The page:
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Every lover of Salome should see this recording
a magnificent disc
a huge talent
2 & 21
A handsome tribute!
finest Mahler yet
Mahler 9 Blomstedt
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Juliusz LUCIUK (b. 1927)
The Intimate Mood [4:05]
The Children’s Tabernacle [3:31]
The Song of the Westerplatte Soldiers [5:18]
Three Rhythmic Impressions [8:47]
The Little Rose Bush [2:21]
A Bit of Porridge [2:29]
Farewell to the Primer [3:18]
Conversation with the Moon [3:26]
A Day Without You [4:13]
The Hedgehog Song [2:21]
Bozena Harasimowicz (soprano)
Krystyna Pyszkowska (piano)
rec. Muzeum Historyczne Miasta Krakowa,sala Fontany, 19 June 2014 ACTE PREALABLE AP0357 [41:42]
This nicely presented CD contains the lighter, non-orchestral works of the Polish composer Juliusz Luciuk, who is 90 this year. It would seem that the total number of pieces available can only fill the disc to a short 42 minutes.
The notes in the glossy booklet go to some length to explain or justify the composer’s decision to produce works in a lighter vein, suggesting in a rather convoluted manner that his exposure to jazz and the use of one of his pieces in a film, led to his decision.
Whatever his reasons, he was clearly able to compose easy-on-the-ear pieces for differing purposes. The first item is a vocalise – a wordless cantilena for soprano and piano, lasting some 4 minutes, sung nicely here by Bozena Harasimowicz. It sounds slightly French to me, perhaps because he studied with Boulanger and Messiaen, but that is only a fleeting impression, and it is pleasant but not particularly memorable. The second item is, I think, the best piece on the disc, being a lament, sung in English (albeit with one or two slight mispronunciations) of a poem by Sinai Lechter which is in remembrance of the children of The Holocaust. Appropriately mournful, it is a fine song lasting just over 3 minutes.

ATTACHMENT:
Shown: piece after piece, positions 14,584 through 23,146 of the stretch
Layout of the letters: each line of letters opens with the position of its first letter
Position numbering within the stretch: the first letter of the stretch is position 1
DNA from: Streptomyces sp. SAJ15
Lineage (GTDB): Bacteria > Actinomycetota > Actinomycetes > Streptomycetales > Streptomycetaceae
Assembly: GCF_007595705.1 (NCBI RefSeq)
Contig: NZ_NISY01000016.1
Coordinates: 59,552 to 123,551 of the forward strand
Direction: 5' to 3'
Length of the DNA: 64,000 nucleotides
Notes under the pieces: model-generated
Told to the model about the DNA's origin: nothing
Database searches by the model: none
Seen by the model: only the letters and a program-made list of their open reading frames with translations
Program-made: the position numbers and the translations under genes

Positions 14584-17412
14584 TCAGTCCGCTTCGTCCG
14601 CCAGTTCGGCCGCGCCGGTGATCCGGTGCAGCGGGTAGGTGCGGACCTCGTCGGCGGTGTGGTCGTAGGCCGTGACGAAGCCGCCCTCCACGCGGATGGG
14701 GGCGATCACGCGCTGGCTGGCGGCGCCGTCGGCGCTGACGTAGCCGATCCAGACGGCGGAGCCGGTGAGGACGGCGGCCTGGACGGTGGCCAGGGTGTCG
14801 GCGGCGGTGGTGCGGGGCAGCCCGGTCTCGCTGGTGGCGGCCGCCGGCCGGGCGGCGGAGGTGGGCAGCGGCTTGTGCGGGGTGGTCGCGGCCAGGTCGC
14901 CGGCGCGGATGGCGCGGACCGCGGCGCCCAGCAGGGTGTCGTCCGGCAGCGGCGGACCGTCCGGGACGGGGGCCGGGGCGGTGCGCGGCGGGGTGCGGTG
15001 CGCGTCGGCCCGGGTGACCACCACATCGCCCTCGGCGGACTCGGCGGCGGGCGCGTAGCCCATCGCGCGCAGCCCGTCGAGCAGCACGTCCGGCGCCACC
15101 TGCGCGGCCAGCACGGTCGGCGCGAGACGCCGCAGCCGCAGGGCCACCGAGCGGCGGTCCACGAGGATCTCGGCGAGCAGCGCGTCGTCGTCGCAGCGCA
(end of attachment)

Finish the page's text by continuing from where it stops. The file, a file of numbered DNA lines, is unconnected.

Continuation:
The third piece is entitled “The Song of the Westerplatte Soldiers” and became one of its composer’s best known pieces because it was used as the theme to the film “The Ferry”. Its success led Luciuk to make further forays into the realm of popular song. No translation of the Polish is provided.
The Three Rhythmic Impressions follow and are the only solo piano works. Lasting a total of just under 9 minutes, they are a rumba, a lullaby and ‘medium bounce tempo'. They are thought to date from his early years as a composer, and the third one has hints of the blues in it.
The disc winds up with seven short songs, most of 2 to 3 minutes or so duration, written for children, with titles such as “The Little Rise Bush” or “A Bit of Porridge”. Only one of them has a translation into English included in the booklet. As might be expected, they are immediately attractive on the ear, with musical styles occasionally showing hints of Jazz.
It is not really possible to express an opinion of Luciuk's musical style, given the limited range of expression of the works presented on this CD. Some of his larger orchestral works, mentioned in the booklet notes, have been recorded by Acte Prealable. It would be interesting to hear their recording of his ballet.
The recording is a good one, well balanced between voice and piano in a natural acoustic.
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